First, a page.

Signs of Heart Disease in Dogs and Cats

Heart disease doesn’t necessarily mean one specific type of condition but encompasses a wide range of heart-related problems that can affect your cat or dog. While there are several heart diseases that your cat or dog can contract or develop, the symptoms are all usually very similar.  Be aware of the common signs of heart disease, and if your pet is experiencing any of the following symptoms, we suggest seeking veterinary attention immediately.

Persistent Cough

When we say a persistent cough, we don’t mean just one or two days of coughing. Like people, dogs and cats can cough for reasons related to allergies, asthma, or even sinus problems. But if your pet has a cough that lasts for one or two weeks, it could be an indication of heart disease. This is because when your pet has a heart condition, the heart isn’t pumping blood like it should, which can cause fluid backup in the lungs, resulting in a cough.

Rapid, Shallow Breathing

While fluid build-up in the lungs usually leads to coughing, it can also cause breathing difficulties in your pet. These symptoms tend to be more noticeable in dogs, but you may also notice them in cats. Your pet may stand around with their mouth hanging open to try and breathe, and they may even seem distressed and resistant to laying down to relax.  Breathing rates (breaths per minute) may be elevated even when they are sleeping.

Fainting/Collapsing/Dizzy spells

Seeing your pet collapse can be alarming—and for a good reason. Heart disease can cause your animal’s legs to give out or for them to lose consciousness completely. There are many reasons why your cat or dog could be fainting or collapsing, but it’s best to get them to a vet immediately to understand the cause of the issue.

Abdominal Swelling/Distention

Most commonly, abdominal swelling tends to happen when your cat or dog has intestinal parasites, a stomach obstruction, or a tumor. Unfortunately, this can also sometimes be a sign of heart disease in your pet. Due to fluid build-up in their abdomen from the heart condition, your cat or dog’s stomach will swell, making them appear pot-bellied.

Less Tolerant of Exercise

Even if you’re not a fan of exercise, you should be making sure your pet gets enough of it to stay healthy. One of the less obvious signs of heart disease may be your pet’s unwillingness to exercise. It’s normal if they’re panting or breathing heavily after a vigorous round of play, but if it takes them a long time to recover or they don’t want to play at all, this could be a sign that your pet needs a checkup.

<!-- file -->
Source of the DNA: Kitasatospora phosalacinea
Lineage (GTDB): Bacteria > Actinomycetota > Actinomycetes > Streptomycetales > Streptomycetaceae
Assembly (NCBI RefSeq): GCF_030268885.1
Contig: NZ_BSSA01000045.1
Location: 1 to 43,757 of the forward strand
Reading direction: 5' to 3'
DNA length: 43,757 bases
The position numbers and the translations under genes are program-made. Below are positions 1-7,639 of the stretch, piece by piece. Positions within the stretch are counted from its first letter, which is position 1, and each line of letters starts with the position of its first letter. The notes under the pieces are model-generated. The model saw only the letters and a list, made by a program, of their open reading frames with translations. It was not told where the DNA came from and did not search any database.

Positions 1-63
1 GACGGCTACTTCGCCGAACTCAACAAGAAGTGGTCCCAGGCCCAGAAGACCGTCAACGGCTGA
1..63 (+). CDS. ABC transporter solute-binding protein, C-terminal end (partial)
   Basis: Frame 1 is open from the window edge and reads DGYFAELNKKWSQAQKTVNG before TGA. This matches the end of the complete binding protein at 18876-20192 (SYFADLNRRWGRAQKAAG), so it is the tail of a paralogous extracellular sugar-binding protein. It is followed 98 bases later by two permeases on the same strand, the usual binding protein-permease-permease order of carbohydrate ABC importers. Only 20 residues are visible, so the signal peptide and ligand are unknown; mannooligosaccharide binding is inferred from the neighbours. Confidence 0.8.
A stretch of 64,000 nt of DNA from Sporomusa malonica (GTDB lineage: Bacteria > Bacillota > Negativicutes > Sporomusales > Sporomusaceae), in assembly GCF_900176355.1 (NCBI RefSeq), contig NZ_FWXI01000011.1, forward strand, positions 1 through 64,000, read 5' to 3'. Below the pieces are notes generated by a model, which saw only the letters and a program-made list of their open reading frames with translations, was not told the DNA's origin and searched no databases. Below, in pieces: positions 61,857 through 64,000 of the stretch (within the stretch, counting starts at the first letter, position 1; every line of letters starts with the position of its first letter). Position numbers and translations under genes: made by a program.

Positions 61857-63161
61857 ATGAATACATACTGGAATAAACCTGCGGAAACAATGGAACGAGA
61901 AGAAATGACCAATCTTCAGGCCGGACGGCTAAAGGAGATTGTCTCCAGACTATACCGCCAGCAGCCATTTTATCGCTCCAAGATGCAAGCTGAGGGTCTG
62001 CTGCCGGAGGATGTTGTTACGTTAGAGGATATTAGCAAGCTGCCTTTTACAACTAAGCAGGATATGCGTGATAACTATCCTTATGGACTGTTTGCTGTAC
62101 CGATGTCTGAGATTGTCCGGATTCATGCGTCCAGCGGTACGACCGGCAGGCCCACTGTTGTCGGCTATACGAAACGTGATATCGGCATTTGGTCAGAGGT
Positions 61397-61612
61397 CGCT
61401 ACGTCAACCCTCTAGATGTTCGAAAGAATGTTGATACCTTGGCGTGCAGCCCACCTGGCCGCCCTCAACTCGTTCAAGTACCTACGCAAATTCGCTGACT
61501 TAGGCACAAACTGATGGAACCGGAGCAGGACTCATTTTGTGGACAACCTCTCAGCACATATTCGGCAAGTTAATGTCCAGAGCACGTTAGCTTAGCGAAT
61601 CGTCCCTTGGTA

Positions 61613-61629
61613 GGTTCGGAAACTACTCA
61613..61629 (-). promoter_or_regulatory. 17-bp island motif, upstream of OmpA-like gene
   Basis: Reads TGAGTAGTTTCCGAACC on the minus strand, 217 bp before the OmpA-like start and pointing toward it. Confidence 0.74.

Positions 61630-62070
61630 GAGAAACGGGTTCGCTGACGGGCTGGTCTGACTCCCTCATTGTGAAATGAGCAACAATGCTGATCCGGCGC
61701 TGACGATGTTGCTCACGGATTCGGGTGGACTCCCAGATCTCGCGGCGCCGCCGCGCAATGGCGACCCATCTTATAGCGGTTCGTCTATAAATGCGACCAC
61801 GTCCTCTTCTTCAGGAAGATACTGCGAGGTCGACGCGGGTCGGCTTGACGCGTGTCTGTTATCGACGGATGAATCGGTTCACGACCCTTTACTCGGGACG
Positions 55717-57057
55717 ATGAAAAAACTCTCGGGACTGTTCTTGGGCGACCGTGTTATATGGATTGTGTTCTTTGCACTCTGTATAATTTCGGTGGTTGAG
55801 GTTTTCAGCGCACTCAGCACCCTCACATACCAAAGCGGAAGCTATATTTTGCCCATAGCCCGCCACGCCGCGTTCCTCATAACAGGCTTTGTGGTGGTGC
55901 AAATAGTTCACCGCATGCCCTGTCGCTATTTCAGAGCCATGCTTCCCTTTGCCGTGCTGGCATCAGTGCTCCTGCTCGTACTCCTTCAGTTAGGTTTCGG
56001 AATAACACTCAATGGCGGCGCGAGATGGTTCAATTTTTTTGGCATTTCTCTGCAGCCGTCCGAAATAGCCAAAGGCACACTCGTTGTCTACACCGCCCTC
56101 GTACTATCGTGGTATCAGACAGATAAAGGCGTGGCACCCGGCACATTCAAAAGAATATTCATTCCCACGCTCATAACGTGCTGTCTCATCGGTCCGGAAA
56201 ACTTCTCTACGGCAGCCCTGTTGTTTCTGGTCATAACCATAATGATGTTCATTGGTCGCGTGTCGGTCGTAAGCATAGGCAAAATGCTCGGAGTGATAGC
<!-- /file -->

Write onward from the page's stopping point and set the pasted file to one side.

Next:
Heart Murmur

Just like humans, dogs and cats with heart disease can also develop something called a heart murmur. Typically when you listen to the sound of a heartbeat, you know that a “ba-dum, ba-dum” rhythm is the sound of a healthy heart. If there’s a “whooshing” sound that’s present, though, it means that there’s a heart murmur. Fortunately, as long as the size or reason for the murmur isn’t too severe, humans and pets alike can live healthy and normal lives with one.

Change in Heart Rate

Most of the time, you won’t notice a change in your pet’s heart rate without the help of a professional, but it can be an early sign of heart disease. For instance, a cat’s heart rate usually ranges between 140 and 180 beats per minute, while a dog’s heart will beat anywhere from 60 to 140 times per minute. If their heart rate is outside of that normal range, it may indicate heart disease.

Change in Body Weight

As humans, we usually see weight loss as a good thing, but your cat or dog’s rapid weight loss does not carry the same positive meaning. When your pet has heart disease and is losing a lot of weight quickly, it’s because there is poor cardiac output during heart failure. This results in muscle and weight loss in your pet.

Restlessness or Hiding

Typically it’s easier to tell when your dog isn’t feeling well as opposed to your cat. Your dog will usually become visibly distressed when they’re in pain or feeling sick, or even hide from you. Cats, on the other hand, are very good about hiding when they’re ill. Typically heart disease starts appearing in cats between the ages of 4 and 6 years (but it can occur at any time), so make sure you pay close attention if you notice your cat being particularly more aloof than usual.

Loss of Appetite

If your cat or dog unexpectedly stops eating, it’s a good sign they’re not feeling well, but it could also be a sign of heart problems. Sometimes your pet may not eat for many hours, and that’s okay. However, if they go more than a day without food, this could cause problems, especially in cats. If cats don’t eat for an extended period, organs other than the heart can start to fail, so it’s essential to make sure they’re getting enough nutrients. A sign that your cat or dog isn’t feeling well is if they refuse to eat even one of their favorite treats.